Ready for a full-blown Trump trade war?

One of President-elect Donald Trump's most powerful rallying cries was a call to end unfair trade practices.

Americans may soon learn what a trade war looks like.

"Trade reform and the negotiation of great trade deals is the quickest way to bring our jobs back to our country," Trump said at a Pennsylvania rally in June, one of his most detailed speeches on trade policy. "A Trump administration will change our failed trade policies, and I mean quickly."

It remains to be seen just how far the Trump administration will go in upending decades of U.S. trade deals with the rest of the world.

Those decisions could turn out to be good or bad news for states that rely most heavily on exporting goods and services to China or Mexico.

Trump's threats to get tough come after decades of liberalized trade deals and lower tariffs helped boost import and export traffic around the world. That wave of globalization also produced the backlash from American voters, many of whom lost jobs to that economic upheaval.

Trump has vowed to raise tariffs on Mexico and China. Those higher tariffs would almost certainly cut into U.S. exports, which represent about $2 trillion, or roughly one-eighth of the nation's gross domestic product. One of his most powerful rallying cries was a pledge to reverse the 1994 North American Free Trade Agreement with Canada and Mexico, the two top U.S. trading partners.

"We will either renegotiate it or we will break it," Trump said last fall, calling it "a disaster. Every agreement has an end. Every agreement has to be fair."

Popular support for protectionist trade policies has swelled to levels not seen since the Great Depression. British voters who voted to reclaim their independence from the European Union delivered a major blow to globalized trade.

But even before the political wind shifted, the engine of global trade had begun slowing. That's one reason the overall pace of the global economic growth remains relatively weak.

Now, Trump's election will likely extend that protectionist sentiment to the world's largest economy. Unlike other parts of the Trump administration's agenda that require congressional approval, the White House has broad powers to favor or punish U.S. trade partners.

The impact of a U.S. trade war would vary widely from one U.S. state to another.

West Coast states, for example, are much more heavily reliant on Chinese markets while border states see the biggest demand from Mexico.

China represents the third-largest U.S. export market, after Canada and Mexico, accounting for nearly $120 billion worth of goods last year. Overall, that represents less than 8 percent of U.S. exports — or less than 1 percent of total GDP.

Among the most dependent: Washington state, which sold roughly 20 percent of its exports to China last year, or nearly $19 billion worth of goods. Airplanes, the state's largest export by far, made up the bulk of the sales to China.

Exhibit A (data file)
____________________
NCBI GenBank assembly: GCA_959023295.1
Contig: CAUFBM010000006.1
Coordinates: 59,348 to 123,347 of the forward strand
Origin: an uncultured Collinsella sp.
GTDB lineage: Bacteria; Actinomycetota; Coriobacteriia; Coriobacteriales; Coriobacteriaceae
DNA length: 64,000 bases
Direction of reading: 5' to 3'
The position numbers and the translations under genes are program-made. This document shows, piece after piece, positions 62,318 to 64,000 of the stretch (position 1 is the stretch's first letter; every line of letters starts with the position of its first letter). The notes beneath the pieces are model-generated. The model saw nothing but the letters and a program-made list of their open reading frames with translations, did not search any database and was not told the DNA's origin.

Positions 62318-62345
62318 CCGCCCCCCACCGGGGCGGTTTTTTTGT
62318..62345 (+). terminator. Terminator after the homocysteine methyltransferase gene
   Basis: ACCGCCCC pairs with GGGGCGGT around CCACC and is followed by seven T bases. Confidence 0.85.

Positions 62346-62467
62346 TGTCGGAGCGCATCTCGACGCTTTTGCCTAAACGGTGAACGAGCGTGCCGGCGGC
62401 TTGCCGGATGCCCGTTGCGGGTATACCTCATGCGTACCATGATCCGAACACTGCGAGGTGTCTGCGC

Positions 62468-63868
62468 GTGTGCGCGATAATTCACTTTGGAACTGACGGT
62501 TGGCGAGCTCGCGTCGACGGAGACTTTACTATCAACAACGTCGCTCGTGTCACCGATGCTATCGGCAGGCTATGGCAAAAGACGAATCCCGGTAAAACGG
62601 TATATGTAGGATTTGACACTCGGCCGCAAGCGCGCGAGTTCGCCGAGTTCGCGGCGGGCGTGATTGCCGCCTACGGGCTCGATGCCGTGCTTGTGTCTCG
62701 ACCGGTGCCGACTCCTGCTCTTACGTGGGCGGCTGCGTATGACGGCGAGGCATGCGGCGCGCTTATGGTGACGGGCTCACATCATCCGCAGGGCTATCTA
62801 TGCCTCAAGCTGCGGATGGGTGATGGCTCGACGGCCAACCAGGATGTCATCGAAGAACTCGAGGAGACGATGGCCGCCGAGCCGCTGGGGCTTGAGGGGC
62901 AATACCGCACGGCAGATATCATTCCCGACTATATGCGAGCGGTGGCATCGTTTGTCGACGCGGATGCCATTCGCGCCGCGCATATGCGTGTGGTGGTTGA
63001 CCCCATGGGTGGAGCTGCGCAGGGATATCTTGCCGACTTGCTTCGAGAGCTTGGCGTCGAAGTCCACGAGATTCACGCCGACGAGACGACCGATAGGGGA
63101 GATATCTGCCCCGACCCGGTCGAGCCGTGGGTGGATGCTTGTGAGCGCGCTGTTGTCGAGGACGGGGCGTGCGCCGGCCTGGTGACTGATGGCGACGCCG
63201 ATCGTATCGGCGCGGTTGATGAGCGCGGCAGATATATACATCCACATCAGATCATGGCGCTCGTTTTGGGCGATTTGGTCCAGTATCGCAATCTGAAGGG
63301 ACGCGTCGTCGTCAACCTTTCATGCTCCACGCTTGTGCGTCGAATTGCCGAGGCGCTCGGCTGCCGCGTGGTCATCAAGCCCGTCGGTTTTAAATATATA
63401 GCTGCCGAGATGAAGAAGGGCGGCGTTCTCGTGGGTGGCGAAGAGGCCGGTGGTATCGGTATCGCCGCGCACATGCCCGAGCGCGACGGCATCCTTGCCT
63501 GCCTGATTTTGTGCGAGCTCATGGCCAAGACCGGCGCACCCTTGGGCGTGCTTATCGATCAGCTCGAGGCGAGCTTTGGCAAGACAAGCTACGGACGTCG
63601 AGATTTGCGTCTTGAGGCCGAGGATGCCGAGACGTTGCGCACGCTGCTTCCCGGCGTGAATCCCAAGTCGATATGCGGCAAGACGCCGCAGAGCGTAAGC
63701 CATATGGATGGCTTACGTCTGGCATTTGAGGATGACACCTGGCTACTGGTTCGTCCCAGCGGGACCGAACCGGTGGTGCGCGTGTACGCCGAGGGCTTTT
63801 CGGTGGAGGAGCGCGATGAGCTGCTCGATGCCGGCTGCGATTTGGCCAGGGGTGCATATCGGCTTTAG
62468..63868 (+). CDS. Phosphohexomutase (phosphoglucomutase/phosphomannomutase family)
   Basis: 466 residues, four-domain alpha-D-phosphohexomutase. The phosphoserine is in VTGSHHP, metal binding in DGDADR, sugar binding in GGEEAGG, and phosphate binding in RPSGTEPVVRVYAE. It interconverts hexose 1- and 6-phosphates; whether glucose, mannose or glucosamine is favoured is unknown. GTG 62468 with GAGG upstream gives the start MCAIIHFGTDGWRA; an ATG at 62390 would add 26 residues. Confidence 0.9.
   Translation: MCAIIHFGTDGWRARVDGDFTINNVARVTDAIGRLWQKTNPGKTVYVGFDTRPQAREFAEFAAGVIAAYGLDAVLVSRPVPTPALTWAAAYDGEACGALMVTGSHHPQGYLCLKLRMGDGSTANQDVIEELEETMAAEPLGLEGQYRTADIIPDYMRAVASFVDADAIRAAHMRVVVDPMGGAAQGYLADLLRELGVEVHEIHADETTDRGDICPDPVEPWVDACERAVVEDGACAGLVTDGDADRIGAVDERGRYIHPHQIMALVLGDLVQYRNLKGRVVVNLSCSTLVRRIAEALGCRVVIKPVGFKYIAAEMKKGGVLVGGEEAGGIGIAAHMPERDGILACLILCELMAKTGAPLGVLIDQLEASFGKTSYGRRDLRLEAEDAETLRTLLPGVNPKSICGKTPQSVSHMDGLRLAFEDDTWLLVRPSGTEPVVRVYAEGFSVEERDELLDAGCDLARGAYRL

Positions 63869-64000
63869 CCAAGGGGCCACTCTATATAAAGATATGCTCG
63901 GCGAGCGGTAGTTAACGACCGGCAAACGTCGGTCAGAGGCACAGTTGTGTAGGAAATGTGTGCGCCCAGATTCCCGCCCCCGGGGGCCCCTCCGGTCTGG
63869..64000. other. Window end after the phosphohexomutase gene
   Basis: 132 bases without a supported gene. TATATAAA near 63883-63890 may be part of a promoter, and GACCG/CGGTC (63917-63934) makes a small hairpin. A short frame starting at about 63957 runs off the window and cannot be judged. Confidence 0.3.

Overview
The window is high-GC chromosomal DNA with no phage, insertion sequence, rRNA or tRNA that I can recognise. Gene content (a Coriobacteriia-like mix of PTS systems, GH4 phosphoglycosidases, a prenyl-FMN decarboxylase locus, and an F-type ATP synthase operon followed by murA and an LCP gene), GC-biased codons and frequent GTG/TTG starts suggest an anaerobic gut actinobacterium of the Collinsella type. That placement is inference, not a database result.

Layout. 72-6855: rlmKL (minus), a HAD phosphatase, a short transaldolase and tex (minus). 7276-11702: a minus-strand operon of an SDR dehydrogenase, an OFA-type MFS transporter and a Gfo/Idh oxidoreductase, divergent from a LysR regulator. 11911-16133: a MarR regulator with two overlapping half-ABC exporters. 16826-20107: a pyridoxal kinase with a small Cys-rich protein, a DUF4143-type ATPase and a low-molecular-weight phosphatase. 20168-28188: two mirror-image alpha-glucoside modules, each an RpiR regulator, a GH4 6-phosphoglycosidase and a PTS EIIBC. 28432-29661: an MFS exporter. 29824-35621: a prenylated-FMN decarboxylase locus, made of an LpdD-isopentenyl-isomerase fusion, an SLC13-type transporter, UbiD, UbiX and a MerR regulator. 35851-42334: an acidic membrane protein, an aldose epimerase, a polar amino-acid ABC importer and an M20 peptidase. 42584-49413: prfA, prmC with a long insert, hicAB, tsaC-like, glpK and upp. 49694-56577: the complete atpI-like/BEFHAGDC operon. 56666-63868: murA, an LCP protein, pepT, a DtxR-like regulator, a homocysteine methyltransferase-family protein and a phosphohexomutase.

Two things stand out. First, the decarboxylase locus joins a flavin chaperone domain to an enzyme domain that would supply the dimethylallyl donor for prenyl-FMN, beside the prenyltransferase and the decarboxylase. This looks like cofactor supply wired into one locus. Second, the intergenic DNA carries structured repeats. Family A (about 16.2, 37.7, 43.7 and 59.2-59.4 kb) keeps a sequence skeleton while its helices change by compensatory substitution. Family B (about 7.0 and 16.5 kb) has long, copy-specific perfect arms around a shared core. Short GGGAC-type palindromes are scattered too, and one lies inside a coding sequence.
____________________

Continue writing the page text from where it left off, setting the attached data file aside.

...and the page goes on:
California exports some $16 billion to mainland China, with computers and electronics accounting for more than a quarter of the total. Texas was the third-largest exporter to the Asian nation, with more than $11 billion worth of products that included chemicals, computers and machinery.

Alaska, which exports a smaller volume of goods, sends $1.5 billion worth of its exports — a quarter of the total — to China. Roughly half of that consists of seafood.

U.S. farm states are also big exporters to China, which is the biggest single market for American agricultural products. Some 20 percent of all U.S. farm exports are sold to China, which bought $30 billion worth of food and other farm products in fiscal 2014, including soybeans, distillers' grains, hides and skins, tree nuts, coarse grains, cotton and beef, according to the U.S. Department of Agriculture.

Mexico — the second-largest U.S. market — bought $236 billion, or nearly 16 percent of last year's total sale of goods and services overseas. Those sales supported an estimated 1.1 million jobs in 2014, according to the latest data available from the Department of Commerce.

The top Texas products sold south of the border include computers ($95 billion last year), transportation equipment ($24 billion) and oil and chemicals ($23 billion).

Other border states also depend heavily on Mexico as a buyer of exports. New Mexico sends 45 percent of its exports south of the border.

Still, even as the pace of global trade slows, so has support for deals designed to revive it.

After years of talks and months of high-profile meetings and speeches to win approval, the Obama administration failed to convince Congress — let alone voters — that lowering trade barriers with Europe and Asia would help boost the growth of the U.S. economy.